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Just like the previous 145 years, the University of Illinois Morrow Plots were planted Monday, May 11, 2020, this time with alfalfa, corn and soybeans.

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URBANA — The University of Illinois Morrow Plots were planted this year — just like the previous 145.

This year’s crop, planted Monday, has rows of alfalfa, corn and soybeans ahead of next year’s all-corn crop, said Allen Parrish, who oversees the UI’s South Farms.

As the oldest experimental crop field in the country, the plots have helped show the importance of crop rotation, effects of different types of fertilizers and how nutrients get depleted from soils.

“If we don’t get planted in the spring, we lose an entire year of research, and that’s not good for anyone,” he said.

The Morrow Plots won’t be impacted by the coronavirus, nor will most crop research on the UI’s South Farms, Parrish said.

Compared to last year, when farmers had trouble finding a dry day to plant, “the weather has been pretty cooperative,” he said.

Stephen Long, the director of the Realizing Increased Photosynthetic Efficiency project, said his work has been affected.

“At present, we are allowed to go ahead with field experiments, as long as social distancing can be maintained,” he said. “Some of our measurements cannot be undertaken with social distancing, so those have to be canceled.”

The project, which aims to improve photosynthesis through gene editing, typically brings in 10 undergraduates from Oxford University to help research alongside UI undergrads.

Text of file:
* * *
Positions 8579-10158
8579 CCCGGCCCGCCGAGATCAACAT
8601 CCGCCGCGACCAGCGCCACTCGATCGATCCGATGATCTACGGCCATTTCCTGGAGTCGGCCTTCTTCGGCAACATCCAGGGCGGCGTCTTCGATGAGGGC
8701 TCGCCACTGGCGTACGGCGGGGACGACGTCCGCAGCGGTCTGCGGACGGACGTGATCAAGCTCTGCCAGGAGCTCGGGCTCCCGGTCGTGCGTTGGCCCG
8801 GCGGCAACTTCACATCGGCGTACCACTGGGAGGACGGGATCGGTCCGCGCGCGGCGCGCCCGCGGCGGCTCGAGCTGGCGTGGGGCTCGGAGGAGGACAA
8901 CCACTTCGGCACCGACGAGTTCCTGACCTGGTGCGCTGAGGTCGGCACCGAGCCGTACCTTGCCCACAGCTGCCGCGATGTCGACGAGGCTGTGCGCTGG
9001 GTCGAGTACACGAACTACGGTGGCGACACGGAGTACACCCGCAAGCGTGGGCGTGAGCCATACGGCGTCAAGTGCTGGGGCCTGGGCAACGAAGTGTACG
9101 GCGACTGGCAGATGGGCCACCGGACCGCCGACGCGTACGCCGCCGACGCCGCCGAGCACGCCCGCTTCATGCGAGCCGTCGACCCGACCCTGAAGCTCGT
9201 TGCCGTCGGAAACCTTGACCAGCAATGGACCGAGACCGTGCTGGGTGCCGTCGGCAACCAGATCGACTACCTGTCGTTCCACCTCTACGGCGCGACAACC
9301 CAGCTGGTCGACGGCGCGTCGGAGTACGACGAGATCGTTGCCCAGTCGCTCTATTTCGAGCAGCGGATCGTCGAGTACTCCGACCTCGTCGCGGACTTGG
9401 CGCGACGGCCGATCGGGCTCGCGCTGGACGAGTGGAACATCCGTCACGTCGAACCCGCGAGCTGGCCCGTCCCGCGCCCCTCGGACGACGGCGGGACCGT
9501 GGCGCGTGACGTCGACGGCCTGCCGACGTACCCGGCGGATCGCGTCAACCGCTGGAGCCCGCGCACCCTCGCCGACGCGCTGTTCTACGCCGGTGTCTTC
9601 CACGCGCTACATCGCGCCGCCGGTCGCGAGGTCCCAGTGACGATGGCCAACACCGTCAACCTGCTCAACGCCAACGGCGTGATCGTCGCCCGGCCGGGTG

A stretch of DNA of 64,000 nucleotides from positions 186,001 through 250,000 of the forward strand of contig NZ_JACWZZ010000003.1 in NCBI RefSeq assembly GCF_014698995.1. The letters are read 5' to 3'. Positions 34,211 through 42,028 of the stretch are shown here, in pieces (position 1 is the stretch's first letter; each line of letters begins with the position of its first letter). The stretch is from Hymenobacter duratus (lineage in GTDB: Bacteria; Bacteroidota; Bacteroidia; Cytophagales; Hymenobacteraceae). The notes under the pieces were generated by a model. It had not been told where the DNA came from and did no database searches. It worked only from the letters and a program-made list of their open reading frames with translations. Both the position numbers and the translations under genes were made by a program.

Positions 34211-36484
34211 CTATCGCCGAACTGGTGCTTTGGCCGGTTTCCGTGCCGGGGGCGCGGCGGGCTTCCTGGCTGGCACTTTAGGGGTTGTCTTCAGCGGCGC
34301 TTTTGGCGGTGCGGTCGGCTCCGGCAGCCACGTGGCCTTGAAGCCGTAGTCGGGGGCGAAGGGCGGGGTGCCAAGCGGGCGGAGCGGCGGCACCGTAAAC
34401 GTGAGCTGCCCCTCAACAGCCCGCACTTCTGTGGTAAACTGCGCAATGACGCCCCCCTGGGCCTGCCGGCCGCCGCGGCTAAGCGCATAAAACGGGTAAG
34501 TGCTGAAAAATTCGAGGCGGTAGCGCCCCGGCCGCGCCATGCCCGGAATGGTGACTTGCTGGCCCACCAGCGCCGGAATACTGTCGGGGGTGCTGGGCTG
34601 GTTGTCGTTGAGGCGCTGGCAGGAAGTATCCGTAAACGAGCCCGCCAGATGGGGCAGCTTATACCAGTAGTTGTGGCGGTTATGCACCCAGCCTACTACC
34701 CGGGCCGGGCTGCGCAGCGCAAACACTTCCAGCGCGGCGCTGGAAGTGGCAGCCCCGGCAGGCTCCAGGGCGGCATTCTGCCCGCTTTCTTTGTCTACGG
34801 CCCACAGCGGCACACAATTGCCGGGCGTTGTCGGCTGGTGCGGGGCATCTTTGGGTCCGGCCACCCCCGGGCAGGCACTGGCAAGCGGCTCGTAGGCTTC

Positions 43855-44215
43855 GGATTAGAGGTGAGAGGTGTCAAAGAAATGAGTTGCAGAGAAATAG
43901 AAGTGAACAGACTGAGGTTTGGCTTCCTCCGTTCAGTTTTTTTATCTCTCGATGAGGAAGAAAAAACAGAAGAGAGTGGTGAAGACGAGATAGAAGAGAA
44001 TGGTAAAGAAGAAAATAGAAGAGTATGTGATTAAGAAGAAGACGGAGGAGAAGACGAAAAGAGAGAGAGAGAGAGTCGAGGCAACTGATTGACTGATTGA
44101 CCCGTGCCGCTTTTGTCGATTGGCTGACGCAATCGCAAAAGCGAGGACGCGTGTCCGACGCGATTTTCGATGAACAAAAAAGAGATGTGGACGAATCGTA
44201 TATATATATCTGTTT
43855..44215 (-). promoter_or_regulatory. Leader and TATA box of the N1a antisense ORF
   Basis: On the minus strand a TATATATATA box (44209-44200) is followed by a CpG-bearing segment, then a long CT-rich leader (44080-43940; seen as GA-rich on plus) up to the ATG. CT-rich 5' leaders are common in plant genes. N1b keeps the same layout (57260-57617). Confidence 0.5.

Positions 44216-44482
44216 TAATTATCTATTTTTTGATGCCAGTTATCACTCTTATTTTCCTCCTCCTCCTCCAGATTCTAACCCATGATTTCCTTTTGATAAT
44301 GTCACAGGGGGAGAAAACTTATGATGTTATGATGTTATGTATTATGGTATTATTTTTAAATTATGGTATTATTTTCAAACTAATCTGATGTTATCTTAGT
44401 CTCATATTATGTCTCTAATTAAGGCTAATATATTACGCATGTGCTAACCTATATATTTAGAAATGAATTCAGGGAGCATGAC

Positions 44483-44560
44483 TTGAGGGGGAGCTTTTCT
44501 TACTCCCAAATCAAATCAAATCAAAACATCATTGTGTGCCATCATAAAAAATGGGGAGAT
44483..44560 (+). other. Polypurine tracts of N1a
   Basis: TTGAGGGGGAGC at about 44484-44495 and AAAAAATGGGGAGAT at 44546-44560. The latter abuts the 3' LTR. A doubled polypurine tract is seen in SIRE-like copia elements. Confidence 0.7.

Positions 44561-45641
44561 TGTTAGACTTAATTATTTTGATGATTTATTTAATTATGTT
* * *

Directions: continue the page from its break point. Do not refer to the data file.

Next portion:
“This year, the Oxford students cannot travel and some of our own are electing to stay with their families, so we will likely be short-handed,” Long said. “We will have some field trials, but at a considerably reduced level.”

Despite these challenges, he said RIPE’s projects at the Research Park, including a new $3.2 million greenhouse, are on schedule for a mid-August opening.

COVID-19 is having a larger impact on the UI’s research on farm animals, said Jonathon Mosley, the UI’s director of animal sciences farms and research centers.

“Basically, all of our non-essential research has stopped,” he said.

Research typically ramps up during the summer when students aren’t in class, Mosley said.

“Most of those have been postponed, as nothing has been able to start new,” Mosley said. “Some project we were able to finish out if they had a reasonable conclusion. … Others that were longer term, whenever we were able to bring them to a stopping point, we did that.”

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